Nanoparticles and microparticles have many potential biomedical applications ranging from imaging to drug delivery. Therefore, in vitro systems that can analyze and optimize the interaction of such particles with cells may be beneficial. Here, we report a microfluidic system that can be used to study these interactions. As a model system, we evaluated the interaction of polymeric nanoparticles and microparticles and similar particles conjugated to aptamers that recognize the transmembrane prostate specific membrane antigen (PSMA), with cells seeded in microchannels. The binding of particles to cells that expressed or did not express the PSMA (LNCaP or PCS, respectively) were evaluated with respect to changes in fluid shear stress, PSMA expression on target cells, and particle size. Nanoparticle-aptamer bioconjugates selectively adhered to LNCaP but not PCS cells at static and low shear (<1 dyn/cm2) but not higher shear (∼4.5 dyn/cm2) conditions. Control nanoparticles and microparticles lacking aptamers and microparticle-aptamer bioconjugates did not adhere to LNCaP cells, even under very low shear conditions (∼0.28 dyn/cm2). These results demonstrate that the interaction of particles with cells can be studied under controlled conditions, which may aid in the engineering of desired particle characteristics. The scalability, low cost, reproducibiliry, and high-throughput capability of this technology is potentially beneficial to examining and optimizing a wide array of cell-particle systems prior to in vivo experiments.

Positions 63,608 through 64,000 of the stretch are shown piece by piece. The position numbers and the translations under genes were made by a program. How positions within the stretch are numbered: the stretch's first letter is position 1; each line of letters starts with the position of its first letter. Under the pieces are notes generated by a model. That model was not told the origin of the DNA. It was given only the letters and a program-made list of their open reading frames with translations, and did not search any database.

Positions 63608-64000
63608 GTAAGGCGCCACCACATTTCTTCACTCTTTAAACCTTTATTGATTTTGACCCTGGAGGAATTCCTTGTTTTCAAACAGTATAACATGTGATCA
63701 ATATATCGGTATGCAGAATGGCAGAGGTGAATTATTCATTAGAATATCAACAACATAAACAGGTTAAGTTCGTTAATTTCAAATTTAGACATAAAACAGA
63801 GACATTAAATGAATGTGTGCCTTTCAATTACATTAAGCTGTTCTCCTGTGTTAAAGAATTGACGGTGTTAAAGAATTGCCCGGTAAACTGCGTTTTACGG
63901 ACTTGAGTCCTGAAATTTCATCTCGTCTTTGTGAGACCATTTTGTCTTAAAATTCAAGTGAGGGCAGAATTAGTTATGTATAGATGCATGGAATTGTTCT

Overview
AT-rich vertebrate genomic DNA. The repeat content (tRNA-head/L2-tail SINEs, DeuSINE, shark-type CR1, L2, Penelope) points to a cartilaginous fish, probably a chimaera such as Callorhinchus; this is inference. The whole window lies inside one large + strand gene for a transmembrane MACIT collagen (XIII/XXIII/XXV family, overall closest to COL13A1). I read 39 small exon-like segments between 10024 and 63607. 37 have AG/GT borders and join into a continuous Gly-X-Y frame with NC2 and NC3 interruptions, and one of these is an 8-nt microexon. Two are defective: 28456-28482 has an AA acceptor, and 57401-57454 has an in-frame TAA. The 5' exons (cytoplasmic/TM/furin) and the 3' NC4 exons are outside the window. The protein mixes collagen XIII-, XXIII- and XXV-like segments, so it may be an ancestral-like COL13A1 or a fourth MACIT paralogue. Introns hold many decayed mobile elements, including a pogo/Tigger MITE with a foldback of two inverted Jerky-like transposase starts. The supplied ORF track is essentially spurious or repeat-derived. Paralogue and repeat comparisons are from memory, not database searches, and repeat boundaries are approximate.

ASJC Scopus subject areas
- Analytical Chemistry